After months of pessimistic trading, optimism is starting to break through the cracked rose-colored glasses that Baidu (NASDAQ: BIDU ) watchers have been wearing.
Two of the things that would typically weigh on shares of China's leading search engine -- whispers of an acquisition and China's push for real-name registrations -- are being interpreted by some as positives for Baidu.
Shares of Chinese software giant Kingsoft rose earlier this week on reports that Baidu may be interested in buying into the company's online security business. The move makes sense, if only for Baidu to give Qihoo 360 a taste of its own medicine. Baidu's stock has taken a big hit since antivirus software specialist Qihoo 360 introduced its own search engine this summer. Baidu would simply be leveling that playing field with some more skin in this space.
Now, potential buyers usually take a hit. They pay a premium in most cases, and analysts tend to worry about everything from dilution to synergy uncertainties. Well, JPMorgan analysts Dick Wei and Evan Zhou wrote a bullish note backing Baidu if it does in fact go this route.
They argue that a move that would push Baidu search products on Kingsoft security platforms through PC and mobile would be a win-win for both parties. Improving the security features of Baidu searches and rounding out Baidu's offerings would also make a deal worthwhile.
Another unexpected vote of confidence this week came from an Investor's Business Daily article proposing that China's move to demand real-name identification for Internet users will actually help Baidu by encouraging advertisers to pay up for verified consumers.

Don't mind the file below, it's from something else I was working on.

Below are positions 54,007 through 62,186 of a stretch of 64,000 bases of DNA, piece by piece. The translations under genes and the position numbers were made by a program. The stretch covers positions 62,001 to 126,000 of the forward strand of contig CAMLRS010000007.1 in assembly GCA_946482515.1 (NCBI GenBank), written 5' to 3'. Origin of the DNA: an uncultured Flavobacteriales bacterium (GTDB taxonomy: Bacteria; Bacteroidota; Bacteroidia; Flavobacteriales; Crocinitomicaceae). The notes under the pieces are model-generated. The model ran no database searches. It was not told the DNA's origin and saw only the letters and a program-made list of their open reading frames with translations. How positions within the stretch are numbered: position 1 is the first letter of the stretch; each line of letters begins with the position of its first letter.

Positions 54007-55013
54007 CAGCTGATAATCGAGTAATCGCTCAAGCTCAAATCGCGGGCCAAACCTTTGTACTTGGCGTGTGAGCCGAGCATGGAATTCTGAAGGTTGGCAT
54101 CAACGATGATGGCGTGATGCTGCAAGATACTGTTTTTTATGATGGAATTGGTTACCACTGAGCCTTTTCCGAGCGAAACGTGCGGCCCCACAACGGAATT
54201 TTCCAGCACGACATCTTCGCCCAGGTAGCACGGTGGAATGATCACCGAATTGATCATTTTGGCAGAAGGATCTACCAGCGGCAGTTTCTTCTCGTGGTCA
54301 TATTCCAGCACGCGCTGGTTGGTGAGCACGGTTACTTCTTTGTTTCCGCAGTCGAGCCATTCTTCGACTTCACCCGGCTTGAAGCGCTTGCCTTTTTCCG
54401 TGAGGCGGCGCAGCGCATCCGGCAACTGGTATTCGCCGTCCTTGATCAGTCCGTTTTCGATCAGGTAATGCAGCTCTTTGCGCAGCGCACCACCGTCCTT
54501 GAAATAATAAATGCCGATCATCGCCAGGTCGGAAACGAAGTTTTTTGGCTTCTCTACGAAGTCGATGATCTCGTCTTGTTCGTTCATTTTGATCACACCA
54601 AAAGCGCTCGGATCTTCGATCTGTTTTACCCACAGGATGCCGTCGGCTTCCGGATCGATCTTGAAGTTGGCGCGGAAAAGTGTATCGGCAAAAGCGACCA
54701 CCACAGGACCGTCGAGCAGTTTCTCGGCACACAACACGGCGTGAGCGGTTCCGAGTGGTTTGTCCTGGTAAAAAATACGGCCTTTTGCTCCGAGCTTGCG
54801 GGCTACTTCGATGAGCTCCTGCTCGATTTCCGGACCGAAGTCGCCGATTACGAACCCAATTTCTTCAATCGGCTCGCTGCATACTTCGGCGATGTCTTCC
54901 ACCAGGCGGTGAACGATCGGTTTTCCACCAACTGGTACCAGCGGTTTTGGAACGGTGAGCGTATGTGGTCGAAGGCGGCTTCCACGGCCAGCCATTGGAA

Baidu didn't take much of a hit on reports that regulators would be stepping up these requirements. Social media sites -- primarily Renren and SINA's Weibo -- are the ones to worry about. Yes, Renren's already requiring real-name users for its leading social networking website. SINA Weibo reluctantly began implementing some checks last year for its wildly popular micro-blogging platform. The real danger here, though, is that this is just the first step of tightening up China's surveillance of cyberspace.
However, the IBD article concludes that "the new regulations aren't necessarily bad news for social media, either."
After turning their backs on China's growth stocks for the past two years, it seems as if Wall Street sentiment is turning positive.
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